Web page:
Maine Joins Several Dozen States In Taking Action On Evictions Amid Pandemic
Gov. Janet Mills has issued an executive order barring most evictions during the ongoing civil state of emergency. Mills announced the order during a press briefing Thursday, where she also unveiled a rental assistance relief program. Maine now joins several dozen states that have taken action on eviction, but some renters say more protection is needed.
Maine is about halfway through a month-long stay at home order. And to ensure people can continue to stay at home, Governor Mills says she needs to limit evictions.
"The order that I've signed applies to commercial ventures, as well as small businesses, and homes, and rental apartments," she says.
With the exception of tenants who engage in dangerous or illegal conduct, the governor's action halts evictions while Maine is under a civil state of emergency because of the coronavirus pandemic. It also strengthens penalties against landlords who try to evict someone unlawfully. It does not relieve tenants' obligation to pay rent, but it does give them more time.
And a new $5 million Rent Relief Program will offer some help. Under the program, eligible households can receive a one-time payment of up to $500 in rental assistance.
"This program is for Maine people who can no longer pay their rent due to unexpected financial circumstances caused by COVID-19," Mills says.
Jessica Czarnecki of Brunswick is in that category. Czarnecki splits the cost of a $1500-a-month apartment with two other roommates, and has been worried about paying rent ever since two of them were laid off from their jobs at a coffee shop.
"It makes me happy that people can't be evicted right now. I think that's more than needed," Czarnecki says.
At the same time, Czarnecki wishes there was more personal help available. Unemployment barely covers rent and other bills, Czarnecki says, so it has meant dipping into personal savings.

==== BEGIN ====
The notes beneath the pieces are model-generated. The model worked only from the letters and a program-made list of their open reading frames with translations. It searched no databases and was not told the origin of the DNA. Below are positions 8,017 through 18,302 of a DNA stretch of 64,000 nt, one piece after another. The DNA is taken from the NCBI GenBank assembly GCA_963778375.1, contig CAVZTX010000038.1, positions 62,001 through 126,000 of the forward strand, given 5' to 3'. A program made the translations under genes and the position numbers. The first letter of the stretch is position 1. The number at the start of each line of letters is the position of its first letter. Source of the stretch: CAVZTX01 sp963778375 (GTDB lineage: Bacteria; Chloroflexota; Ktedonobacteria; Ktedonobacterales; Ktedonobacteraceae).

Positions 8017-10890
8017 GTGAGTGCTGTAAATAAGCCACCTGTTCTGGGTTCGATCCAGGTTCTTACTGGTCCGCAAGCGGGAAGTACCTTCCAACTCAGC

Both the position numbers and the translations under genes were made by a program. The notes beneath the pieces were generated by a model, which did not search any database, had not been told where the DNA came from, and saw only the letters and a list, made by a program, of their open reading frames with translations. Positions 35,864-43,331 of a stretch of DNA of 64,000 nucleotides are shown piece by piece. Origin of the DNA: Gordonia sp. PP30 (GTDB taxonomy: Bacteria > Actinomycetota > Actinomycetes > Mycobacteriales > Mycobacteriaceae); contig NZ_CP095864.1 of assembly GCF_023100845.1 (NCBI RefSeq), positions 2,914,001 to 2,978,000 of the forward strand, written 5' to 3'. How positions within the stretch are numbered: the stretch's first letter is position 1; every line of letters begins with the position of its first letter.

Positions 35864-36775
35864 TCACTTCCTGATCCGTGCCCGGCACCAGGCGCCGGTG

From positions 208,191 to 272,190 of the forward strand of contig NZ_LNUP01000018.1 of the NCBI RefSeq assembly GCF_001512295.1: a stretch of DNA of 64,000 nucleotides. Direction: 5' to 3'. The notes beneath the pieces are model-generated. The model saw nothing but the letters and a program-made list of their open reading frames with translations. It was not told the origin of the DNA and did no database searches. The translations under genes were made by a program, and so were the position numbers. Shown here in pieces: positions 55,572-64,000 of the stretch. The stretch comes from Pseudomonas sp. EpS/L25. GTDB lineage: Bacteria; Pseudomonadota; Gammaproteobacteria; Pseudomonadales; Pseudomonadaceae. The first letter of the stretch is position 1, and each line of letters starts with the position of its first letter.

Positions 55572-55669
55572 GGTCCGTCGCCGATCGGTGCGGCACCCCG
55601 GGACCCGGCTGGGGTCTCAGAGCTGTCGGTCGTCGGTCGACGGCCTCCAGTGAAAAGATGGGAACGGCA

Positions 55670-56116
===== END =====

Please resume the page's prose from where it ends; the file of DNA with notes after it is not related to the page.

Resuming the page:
"Paying rent should be halted right now. I think that these sort of like bailout loan situations for giving money to people to pay the landlord, like it's just a bailout for landlords,” says Czarnecki. “I don't think that's something that is actually helping working class people like me."
"It doesn't benefit anyone if we simply let the tenant stop paying rent, which is a rent freeze," says Brit Vitalius, the president of the Southern Maine Landlords' Association.
He says the association has been encouraging landlords not to evict anyone during this public health emergency, and he thinks the governor's Rent Relief Program is an important step.
"That $500 will complement unemployment benefits, the stimulus money that's going out. All of these are designed to keep this housing, the tenants and the landlords, this whole structure in place."
But Craig Saddlemire, who manages an affordable housing cooperative in Lewiston and is part of a coalition of advocacy organizations, says he is worried that the pot of money for the Rent Relief Program isn't enough.
"If it's a $5 million allocation and at $500 a piece, it's going to help about 10,000 households. Which represents maybe a fifth of the 50,000 households that are struggling to pay their housing costs this month, based on national trends."
Saddlemire is encouraged by the temporary assurance provided by Mills' executive order. But he emphasizes that it is only temporary.
"Really the next thing we need to do is look beyond April. We need to look at May, and we need to look beyond even just the state of emergency to the recovery period to ensure that people have stable housing."
Governor Mills says she understands the funding for the Rent Relief Programs isn't enough. But, "It's what we can do right now. We put this together kind of on the fly, found some money for at least a one-time payment towards people's rent."
She says it's not meant to be a long term subsidy, but a public health measure to keep people home right now.
Susan Sharon contributed to this report.
Editors' note: Previous references to Jessica Czarnecki as "she" have been removed to reflect pronoun preferences.
Originally published April 16, 2020 at 5:46 p.m. ET.